How It’s Made: Tow Center/ScraperWiki DataCamp Winning Entry
In early February, the Tow Center hosted a Journalism Data Camp with Knight News Challenge winner ScaperWiki, which provides tools and training to journalists working with difficult data. The goal of the camp was to bring together journalists and computer scientists to make data more accessible, analyze it, and create stories around the theme of “New York Accountability”. A group of journalism school students attended the event to gain experience with data journalism. Marc Georges, one of the students who was part of the winning team, describes how his group’s project was developed.
Attendees at the event started out by forming groups and identifying a data source to mine for stories. Our group consisted of current journalism school students Curtis Skinner, Eddie Small, Isha Sonni, Trinna Leong, Keldy Ortiz, Salim Essaid, Sara Alvi and myself, as well as recent graduate and New York World fellow Michael Keller, and GSAS statistics student Brian Abelson.
Salim pitched the group a project focused on stop-and-frisks in Shia communities in New York City. A recent AP report showed that in 2006, the NYPD had recommended increased surveillance of Shia communities and had identified nine mosques for possible surveillance. Our team wanted to know if this recommendation had resulted in an increase in stop-and-frisks of Middle-Eastern New Yorkers and if anything in the data would tell us whether or not police actually targeted these communities. Here’s what we learned in trying to put together this story:
Data is Dirty
Just because data is available doesn’t mean you’ll be able to use it quickly and easily. Our first main challenge was accessing and cleaning data on stop-and-frisks in New York City. The NYPD makes this data available on their website but there’s a ton of it–400,000 cells of Excel values for every year.
Curtis, Eddie, Isha, Trinna, Keldy and Sarah researched and collected our data but one of the most basic issues we ran into was trying to determine how many stop and frisks affected people of Middle-Eastern descent. Although the NYPD tracks the race of those it stops, Middle-Eastern people are categorized as whites so it was not possible to isolate that ethnic group directly. As a workaround, we considered using census data to find predominately Middle-Eastern neighborhoods, but ran into the same issue. After reviewing the information we did have, we came up with the idea of using proximity to the mosques mentioned in the AP report as a marker for ethnicity. We thought it was fair to assume the closer a stop was to a mosque, the more likely the person being stopped was Middle-Eastern. We decided to look at a radius of 900ft, the average length of a New York City block.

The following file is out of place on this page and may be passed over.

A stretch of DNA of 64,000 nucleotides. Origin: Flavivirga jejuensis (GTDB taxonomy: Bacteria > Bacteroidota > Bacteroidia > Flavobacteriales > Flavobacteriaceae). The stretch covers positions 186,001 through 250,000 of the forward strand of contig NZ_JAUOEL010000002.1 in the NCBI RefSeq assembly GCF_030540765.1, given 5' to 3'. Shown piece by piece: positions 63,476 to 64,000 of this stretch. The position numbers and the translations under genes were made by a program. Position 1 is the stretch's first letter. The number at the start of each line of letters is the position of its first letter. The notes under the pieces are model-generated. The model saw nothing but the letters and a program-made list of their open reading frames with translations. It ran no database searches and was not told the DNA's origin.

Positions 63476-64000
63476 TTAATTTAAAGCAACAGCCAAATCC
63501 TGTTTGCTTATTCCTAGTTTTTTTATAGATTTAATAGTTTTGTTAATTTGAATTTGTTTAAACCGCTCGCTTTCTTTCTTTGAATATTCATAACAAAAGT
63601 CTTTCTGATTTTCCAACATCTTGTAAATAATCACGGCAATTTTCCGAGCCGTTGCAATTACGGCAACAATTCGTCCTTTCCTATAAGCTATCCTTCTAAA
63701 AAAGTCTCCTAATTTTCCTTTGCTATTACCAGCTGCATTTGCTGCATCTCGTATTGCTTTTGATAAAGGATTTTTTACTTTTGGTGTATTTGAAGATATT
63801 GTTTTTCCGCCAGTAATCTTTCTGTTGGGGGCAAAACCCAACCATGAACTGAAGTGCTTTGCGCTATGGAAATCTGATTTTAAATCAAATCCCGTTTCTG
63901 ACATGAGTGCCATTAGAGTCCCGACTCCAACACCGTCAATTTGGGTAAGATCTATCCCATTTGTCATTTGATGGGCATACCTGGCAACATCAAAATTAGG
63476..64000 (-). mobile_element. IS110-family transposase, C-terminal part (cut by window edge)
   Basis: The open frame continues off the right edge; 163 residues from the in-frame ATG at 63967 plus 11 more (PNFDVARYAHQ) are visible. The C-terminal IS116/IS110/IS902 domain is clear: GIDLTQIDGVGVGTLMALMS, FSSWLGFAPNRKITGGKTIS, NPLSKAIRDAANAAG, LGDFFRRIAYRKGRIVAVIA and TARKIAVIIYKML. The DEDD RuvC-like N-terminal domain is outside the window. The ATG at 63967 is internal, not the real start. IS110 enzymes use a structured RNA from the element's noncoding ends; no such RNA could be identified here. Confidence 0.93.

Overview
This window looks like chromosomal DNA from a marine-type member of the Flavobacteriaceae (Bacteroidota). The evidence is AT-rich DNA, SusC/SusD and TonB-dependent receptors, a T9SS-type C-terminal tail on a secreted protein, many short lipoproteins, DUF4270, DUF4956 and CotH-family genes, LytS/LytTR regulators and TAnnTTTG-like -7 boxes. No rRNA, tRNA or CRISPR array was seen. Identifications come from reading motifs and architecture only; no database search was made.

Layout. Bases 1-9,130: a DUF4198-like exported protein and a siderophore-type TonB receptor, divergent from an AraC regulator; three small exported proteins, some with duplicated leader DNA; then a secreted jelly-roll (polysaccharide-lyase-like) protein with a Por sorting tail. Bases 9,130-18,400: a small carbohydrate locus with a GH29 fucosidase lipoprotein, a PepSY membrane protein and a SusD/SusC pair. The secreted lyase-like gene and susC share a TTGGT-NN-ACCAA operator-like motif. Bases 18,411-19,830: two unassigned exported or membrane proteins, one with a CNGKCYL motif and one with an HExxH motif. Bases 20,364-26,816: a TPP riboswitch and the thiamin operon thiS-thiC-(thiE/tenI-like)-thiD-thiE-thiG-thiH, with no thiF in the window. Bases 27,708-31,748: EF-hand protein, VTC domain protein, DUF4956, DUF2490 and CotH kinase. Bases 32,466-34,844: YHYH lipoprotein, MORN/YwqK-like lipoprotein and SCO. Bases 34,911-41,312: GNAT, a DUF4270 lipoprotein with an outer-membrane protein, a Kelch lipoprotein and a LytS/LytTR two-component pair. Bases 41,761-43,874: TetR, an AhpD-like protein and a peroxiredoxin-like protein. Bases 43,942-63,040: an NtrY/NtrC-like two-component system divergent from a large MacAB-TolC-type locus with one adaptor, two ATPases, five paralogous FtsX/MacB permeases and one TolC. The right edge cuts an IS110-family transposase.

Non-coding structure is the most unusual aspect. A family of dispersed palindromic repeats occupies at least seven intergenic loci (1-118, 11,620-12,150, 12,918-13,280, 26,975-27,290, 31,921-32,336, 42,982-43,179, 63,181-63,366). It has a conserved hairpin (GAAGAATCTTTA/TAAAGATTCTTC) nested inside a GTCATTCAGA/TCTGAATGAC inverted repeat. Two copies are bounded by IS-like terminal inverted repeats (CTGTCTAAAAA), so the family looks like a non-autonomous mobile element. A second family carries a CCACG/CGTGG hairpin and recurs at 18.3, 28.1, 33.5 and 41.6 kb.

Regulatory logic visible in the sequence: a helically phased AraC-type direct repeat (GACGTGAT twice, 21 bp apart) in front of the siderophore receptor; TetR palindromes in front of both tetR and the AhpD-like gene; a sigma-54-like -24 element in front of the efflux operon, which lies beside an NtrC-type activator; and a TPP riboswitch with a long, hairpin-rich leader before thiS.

Once we were able to isolate our data set, we realized that working with such large amounts of data wasn’t feasible without some type of automation. The coders at the event were really helpful in writing a script that scraped the data for the variables we needed. That let us isolate the key aspects of the stop-and frisks we wanted to use and move forward in mapping our data.
Mapping is Hard
One of our main goals in the project was comparing the incidences of stop-and-frisks near these 9 mosques with other areas in New York City. To do that, we needed to be able to map our cleaned data. Sounds simple enough, right?
Creating our maps turned out to be one of the most difficult and time-consuming aspects of our weekend. Our main problem was that our location data for our stop-and-frisks was in a format which the NYPD uses called State Plane while the location data for our mosques was in longitude and latitude. Brian Abelson, a graduate student at Columbia pursuing a degree in Quantitative Methods in the Social Sciences saved the day by converting our data and then mapping it.
Brian used a mapping tool called ArcGis to solve the conversion problem so we could view the stop-and-frisks and mosques on the same map. Brian, Michael and I then used a program called R, to further scrape the data and isolate points by specific variables, like race. Brian then used ArcGis to isolate all the points within a 900ft radius of a mosque so we could see how the rates of stop-and-frisks changed over time. Mike Dewar, one of the coders at the event, was also very helpful in nailing down our approach to identifying stop-and-frisks near mosques. Mike wrote an algorithm for us to measure the distance between any one point and a mosque. We didn’t end up using Mike’s algorithm but talking the problem over with him and discussing various approaches was a great help in tackling the larger issue of working with such a large data set.
Analyzing Data leads to More Analyzing Data
Once we were able to map our data, we could see how many stop-and-frisks occurred near these nine mosques in 2006. When we compared the first three months of the year, before the recommendation for surveillance was made, with the next nine months, we did see a small increase. However, to know if this is statistically relevant or markedly different from stop-and-frisks in other areas of New York, we have to do a lot more research and analysis.
Our next step has been designing the right control group against which to test our data, and we received great feedback after the event on the best way to do so. One surprising thing has been how rich our data set is. Further analysis may show that stop-and-frisks near these mosques wasn’t unusual, but as we continue working with the data, it has already given us ideas for more stories we can work on.